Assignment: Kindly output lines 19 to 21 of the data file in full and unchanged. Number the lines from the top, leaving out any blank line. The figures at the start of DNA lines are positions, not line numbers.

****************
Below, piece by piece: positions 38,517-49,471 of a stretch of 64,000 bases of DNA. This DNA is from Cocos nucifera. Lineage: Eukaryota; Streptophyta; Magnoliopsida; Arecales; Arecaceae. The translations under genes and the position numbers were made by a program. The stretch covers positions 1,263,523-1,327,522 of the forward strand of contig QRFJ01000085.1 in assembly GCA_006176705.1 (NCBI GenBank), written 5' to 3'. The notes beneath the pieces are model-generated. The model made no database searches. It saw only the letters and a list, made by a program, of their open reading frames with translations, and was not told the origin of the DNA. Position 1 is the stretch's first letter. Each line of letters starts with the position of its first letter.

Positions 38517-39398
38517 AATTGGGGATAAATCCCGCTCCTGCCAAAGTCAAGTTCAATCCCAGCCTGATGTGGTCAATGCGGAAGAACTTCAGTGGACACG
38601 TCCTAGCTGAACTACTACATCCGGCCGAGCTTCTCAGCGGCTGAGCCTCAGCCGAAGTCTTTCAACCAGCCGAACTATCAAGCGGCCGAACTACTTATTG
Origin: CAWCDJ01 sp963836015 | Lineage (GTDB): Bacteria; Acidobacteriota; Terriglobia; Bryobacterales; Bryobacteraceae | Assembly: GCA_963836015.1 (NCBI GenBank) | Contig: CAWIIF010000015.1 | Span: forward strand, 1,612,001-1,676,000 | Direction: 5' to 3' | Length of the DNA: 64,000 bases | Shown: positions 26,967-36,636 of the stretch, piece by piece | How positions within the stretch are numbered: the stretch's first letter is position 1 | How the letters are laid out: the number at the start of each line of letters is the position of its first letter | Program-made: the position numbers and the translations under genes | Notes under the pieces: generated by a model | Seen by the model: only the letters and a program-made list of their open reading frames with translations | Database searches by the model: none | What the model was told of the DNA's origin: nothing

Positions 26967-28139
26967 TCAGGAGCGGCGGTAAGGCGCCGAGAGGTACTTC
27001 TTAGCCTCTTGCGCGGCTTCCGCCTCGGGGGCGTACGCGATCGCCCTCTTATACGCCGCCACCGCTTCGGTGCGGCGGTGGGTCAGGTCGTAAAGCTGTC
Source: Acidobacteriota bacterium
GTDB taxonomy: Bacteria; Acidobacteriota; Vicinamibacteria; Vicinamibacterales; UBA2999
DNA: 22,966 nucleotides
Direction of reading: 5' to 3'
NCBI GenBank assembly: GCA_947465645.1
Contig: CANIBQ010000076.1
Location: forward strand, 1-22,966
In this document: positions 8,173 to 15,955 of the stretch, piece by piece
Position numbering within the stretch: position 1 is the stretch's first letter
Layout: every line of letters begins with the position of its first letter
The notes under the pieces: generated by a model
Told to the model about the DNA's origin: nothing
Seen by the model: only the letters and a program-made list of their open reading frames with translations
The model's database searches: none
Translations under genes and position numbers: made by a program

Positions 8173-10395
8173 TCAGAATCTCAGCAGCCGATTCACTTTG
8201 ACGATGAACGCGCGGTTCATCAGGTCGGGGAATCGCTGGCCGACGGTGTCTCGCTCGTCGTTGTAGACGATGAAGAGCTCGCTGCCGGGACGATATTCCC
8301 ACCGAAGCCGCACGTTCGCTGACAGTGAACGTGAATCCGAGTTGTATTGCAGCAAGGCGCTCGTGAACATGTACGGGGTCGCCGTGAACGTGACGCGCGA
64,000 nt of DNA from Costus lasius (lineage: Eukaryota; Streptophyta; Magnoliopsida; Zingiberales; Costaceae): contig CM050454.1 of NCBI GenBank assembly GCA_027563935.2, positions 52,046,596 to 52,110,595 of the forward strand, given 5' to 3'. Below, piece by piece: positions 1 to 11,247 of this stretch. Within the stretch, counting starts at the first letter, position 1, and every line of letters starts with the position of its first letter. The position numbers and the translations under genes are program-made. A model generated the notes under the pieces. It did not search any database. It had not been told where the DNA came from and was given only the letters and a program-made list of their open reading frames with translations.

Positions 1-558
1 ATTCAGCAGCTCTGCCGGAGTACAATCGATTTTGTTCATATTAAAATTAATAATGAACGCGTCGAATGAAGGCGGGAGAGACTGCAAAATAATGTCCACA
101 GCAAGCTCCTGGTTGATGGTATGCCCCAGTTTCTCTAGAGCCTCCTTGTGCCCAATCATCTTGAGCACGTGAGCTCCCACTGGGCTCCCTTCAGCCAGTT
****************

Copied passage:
The notes under the pieces: generated by a model
Told to the model about the DNA's origin: nothing
Seen by the model: only the letters and a program-made list of their open reading frames with translations